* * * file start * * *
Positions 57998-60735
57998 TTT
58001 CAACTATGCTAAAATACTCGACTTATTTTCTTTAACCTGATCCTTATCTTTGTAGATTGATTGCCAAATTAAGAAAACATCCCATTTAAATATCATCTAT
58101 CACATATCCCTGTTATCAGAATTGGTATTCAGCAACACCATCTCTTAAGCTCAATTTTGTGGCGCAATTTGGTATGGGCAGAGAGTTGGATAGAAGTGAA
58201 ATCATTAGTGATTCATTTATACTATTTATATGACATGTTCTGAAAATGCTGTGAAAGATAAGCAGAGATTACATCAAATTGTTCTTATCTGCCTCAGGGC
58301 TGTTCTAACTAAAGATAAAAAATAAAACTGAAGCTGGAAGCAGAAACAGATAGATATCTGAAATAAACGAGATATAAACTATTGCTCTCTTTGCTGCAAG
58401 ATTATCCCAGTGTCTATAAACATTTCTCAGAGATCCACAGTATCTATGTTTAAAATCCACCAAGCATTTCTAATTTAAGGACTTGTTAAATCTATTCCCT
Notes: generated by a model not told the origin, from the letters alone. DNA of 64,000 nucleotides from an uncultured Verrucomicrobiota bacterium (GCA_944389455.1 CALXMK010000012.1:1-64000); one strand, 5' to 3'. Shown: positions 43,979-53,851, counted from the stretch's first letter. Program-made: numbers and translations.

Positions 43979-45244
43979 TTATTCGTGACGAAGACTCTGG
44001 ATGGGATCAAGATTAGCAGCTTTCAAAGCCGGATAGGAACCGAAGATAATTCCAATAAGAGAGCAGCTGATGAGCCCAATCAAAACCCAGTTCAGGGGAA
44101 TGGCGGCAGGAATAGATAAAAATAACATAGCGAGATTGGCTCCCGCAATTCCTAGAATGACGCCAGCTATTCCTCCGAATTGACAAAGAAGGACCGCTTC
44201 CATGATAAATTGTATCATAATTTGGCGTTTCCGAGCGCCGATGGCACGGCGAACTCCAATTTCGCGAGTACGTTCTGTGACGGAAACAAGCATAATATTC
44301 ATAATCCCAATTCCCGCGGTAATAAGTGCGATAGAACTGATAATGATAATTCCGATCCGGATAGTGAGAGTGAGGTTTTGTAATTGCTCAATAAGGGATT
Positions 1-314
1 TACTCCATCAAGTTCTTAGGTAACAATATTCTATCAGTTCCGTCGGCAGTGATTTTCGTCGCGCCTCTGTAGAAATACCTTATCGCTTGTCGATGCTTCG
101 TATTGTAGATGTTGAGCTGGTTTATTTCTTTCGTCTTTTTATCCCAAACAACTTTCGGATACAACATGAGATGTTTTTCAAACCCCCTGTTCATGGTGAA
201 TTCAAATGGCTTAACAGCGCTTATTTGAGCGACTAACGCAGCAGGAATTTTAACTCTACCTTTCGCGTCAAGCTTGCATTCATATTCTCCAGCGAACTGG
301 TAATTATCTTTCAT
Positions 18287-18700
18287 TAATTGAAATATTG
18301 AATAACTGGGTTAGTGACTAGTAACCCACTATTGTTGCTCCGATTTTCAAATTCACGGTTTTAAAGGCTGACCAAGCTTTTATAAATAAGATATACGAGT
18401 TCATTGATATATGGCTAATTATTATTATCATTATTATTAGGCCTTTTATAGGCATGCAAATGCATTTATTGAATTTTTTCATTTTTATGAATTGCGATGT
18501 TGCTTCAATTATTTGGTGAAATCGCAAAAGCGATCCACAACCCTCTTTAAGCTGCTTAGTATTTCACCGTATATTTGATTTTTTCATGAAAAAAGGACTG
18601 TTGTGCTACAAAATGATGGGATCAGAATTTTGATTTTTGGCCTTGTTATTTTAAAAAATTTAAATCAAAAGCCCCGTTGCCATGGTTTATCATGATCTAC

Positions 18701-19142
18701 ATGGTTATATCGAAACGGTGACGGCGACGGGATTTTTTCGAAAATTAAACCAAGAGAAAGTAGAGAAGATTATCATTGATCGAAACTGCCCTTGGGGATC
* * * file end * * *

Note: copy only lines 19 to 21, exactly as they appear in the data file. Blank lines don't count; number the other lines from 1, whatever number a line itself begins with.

301 TAATTATCTTTCAT
Positions 18287-18700
18287 TAATTGAAATATTG